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The Race for Iran

Gareth Porter Explains Iran’s Negotiating Stance

Gareth Porter has written a detailed analysis of the P5+1 negotiations from an Iranian perspective. A version of his piece was originally published in Le Monde Diplomatique, but I recommend the original version of the article, which can be found here.

Porter explains that the failure of the uranium enrichment swap must be understood in the West not as a result of Iranian dishonesty or internal political divisions, but a rational, calculated decision by the Islamic Republic that the proposal did not serve Iranian interests. He says

Objections to the plan all reflected recognition that the ElBaradei draft would deprive Iran of the bargaining leverage they have so painfully accumulated in the form of its LEU stocks. Senior Iranian national security officials had acknowledged in informal conversations that their main purpose in accumulating low enriched uranium was to compel the United States to sit down and bargain seriously with Iran. They had observed that, in the past, before the enrichment program began, the United States exhibited no interest in negotiations. From that strategic perspective, Iran is now in a position to negotiate with the United States in a way that it was not under Rafsanjani and Khatami, thanks to its LEU stocks.

Porter is concerned that the Obama administration plans to use the P5+1 offer as evidence of its attempt at “engagement” and as an excuse to move on to the familiar path of sanctions, threats, and indefinite hostility. Porter concludes

It now seems certain that the G5 plus 1 will declare an end to the negotiations before the end of December and move to the next phase of sanctions. Thus the talks with Iran will have ended without having attempting to explore the possibility of a larger bargain with Iran. That would have involved an end to overtly hostile U.S. policies and a symbolic recognition of Iran’s legitimate interests and status in Middle Eastern politics. That the Obama administration did not even try, despite Obama’s commitment to diplomatic engagement, is partly due to the desire of Samore and other advisers to try to impose a diplomatic solution on Iran that could be portrayed as a diplomatic victory over Iran, even if only in the short-term.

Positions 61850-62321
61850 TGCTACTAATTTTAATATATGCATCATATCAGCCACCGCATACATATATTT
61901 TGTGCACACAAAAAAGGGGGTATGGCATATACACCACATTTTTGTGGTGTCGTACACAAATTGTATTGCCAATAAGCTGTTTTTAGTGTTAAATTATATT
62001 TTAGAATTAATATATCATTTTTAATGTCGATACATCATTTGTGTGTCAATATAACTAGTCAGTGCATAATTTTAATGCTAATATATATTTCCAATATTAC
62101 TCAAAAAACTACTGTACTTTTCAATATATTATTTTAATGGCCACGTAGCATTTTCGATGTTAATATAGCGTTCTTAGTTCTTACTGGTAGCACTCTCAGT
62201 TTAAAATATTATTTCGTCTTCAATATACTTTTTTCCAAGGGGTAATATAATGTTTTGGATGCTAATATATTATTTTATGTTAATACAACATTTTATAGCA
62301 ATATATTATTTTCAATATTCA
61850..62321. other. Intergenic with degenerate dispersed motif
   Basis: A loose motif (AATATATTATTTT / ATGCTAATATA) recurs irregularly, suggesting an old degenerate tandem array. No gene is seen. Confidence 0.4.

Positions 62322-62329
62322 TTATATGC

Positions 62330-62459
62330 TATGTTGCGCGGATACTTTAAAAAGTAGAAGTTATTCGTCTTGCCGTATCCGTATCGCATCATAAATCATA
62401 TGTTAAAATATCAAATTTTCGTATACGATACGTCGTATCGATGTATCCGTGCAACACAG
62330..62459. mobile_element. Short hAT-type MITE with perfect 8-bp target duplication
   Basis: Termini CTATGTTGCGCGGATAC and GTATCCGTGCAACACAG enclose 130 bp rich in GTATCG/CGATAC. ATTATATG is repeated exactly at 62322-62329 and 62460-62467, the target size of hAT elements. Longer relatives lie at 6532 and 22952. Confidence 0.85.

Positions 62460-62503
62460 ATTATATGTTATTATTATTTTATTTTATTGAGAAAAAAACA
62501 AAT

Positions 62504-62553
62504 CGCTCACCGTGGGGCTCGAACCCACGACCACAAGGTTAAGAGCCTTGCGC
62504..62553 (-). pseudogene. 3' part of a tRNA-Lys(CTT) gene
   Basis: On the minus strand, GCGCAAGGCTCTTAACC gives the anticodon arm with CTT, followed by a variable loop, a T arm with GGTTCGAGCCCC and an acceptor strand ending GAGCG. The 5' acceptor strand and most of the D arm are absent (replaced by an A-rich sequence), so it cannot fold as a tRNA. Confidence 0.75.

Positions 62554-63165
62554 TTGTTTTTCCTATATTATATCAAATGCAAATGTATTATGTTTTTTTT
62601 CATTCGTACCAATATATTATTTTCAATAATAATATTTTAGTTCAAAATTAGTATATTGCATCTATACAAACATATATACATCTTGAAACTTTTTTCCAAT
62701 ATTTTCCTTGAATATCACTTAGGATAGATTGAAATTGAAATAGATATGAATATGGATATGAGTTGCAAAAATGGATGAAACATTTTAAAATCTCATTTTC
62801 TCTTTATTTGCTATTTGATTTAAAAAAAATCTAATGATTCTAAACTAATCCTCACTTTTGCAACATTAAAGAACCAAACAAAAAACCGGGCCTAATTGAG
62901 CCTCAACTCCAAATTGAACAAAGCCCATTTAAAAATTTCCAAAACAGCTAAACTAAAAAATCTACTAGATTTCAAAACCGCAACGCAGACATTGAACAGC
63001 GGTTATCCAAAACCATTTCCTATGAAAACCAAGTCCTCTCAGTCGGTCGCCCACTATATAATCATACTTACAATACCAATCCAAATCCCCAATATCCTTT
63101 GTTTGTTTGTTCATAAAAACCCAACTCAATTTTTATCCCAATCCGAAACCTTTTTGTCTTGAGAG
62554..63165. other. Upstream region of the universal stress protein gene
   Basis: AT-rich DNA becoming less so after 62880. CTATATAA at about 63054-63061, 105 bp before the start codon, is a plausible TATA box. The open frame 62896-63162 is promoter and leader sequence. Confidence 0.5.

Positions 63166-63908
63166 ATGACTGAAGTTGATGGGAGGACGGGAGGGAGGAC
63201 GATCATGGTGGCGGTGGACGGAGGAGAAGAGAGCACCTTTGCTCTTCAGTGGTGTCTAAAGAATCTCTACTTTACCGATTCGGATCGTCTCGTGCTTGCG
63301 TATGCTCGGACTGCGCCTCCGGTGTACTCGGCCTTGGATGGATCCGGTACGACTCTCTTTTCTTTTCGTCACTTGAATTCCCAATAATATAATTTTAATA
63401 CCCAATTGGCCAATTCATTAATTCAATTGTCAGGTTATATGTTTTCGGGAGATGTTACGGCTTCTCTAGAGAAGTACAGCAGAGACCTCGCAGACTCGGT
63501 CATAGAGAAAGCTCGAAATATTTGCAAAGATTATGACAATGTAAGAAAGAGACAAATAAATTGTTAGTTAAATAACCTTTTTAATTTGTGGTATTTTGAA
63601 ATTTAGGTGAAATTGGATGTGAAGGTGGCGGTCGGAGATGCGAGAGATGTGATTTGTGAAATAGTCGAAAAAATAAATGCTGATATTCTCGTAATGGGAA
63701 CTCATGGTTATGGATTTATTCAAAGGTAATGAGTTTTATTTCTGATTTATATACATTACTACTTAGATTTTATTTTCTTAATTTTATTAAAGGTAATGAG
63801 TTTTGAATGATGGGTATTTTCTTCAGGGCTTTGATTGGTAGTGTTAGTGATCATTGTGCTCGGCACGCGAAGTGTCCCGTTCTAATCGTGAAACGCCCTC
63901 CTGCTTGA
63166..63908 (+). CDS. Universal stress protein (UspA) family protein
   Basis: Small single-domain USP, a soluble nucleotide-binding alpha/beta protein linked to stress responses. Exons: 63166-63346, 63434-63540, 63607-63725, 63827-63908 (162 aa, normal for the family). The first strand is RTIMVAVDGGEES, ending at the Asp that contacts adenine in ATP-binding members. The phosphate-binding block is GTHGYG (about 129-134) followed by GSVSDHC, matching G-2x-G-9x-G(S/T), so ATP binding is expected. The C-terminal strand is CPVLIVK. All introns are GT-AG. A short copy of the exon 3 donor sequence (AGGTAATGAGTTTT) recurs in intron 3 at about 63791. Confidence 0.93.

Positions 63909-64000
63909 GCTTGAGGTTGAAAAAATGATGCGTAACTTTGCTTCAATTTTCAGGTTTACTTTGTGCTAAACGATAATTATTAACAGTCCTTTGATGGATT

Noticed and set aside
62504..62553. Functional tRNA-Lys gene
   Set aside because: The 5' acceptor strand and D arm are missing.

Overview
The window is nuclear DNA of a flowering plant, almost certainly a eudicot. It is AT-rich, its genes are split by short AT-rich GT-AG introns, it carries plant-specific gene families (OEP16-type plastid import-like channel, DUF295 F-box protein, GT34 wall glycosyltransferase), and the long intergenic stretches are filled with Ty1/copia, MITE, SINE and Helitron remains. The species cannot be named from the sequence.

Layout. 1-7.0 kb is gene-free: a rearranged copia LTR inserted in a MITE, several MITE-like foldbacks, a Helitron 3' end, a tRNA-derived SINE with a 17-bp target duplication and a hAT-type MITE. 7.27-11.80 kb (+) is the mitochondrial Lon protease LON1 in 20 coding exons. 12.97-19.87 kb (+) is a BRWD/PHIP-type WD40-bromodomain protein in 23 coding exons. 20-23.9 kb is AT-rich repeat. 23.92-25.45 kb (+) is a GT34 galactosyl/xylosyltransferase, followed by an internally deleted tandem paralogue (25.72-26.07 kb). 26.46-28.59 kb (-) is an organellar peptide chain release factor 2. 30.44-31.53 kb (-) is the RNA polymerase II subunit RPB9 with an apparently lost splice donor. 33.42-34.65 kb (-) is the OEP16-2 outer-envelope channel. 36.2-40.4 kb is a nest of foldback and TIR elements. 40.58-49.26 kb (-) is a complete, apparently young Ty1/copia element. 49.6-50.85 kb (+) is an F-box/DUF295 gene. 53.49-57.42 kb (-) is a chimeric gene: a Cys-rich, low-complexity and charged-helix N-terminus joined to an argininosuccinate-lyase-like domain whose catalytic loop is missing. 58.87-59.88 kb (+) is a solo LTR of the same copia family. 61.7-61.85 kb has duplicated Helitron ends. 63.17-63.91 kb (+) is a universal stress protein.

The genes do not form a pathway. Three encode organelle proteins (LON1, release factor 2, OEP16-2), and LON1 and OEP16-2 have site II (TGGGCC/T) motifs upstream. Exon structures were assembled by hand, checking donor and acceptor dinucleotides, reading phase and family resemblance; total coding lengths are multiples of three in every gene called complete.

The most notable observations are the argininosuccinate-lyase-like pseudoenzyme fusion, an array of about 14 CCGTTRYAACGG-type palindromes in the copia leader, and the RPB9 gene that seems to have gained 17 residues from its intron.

— Ben Katcher


2 Responses to “Gareth Porter Explains Iran’s Negotiating Stance”

  1. Alan says:

    Very interesting. It would appear that the validity of this statement from Farideh Farhi’s piece is crucial in determining the truth behind the Iranian position:

    “It is often forgotten that on September 29, right before the Geneva meeting, Khamenei’s most visible lieutenant, Ahmadinejad, said publicly, “We have offered to whoever is prepared that we will buy the material from them. Of course, we are prepared to hand over 3.5 percent material, have them enrich it up to 19.75 or 20 percent and deliver it back to us.””

    This was a quote taken from Mehr News, Sept 29, which would cast doubt on Gareth Porter’s version of events.

    In many ways it is academic though; both versions seek the same outcome. The point is that the Iranians have now reached a consensus position, whether by counteroffer or revised offer, and the West should act on it. The only thing that might be said is that, for once, it is not unreasonable for the West to feel a bit miffed if Iran did backtrack. They just have to get over it.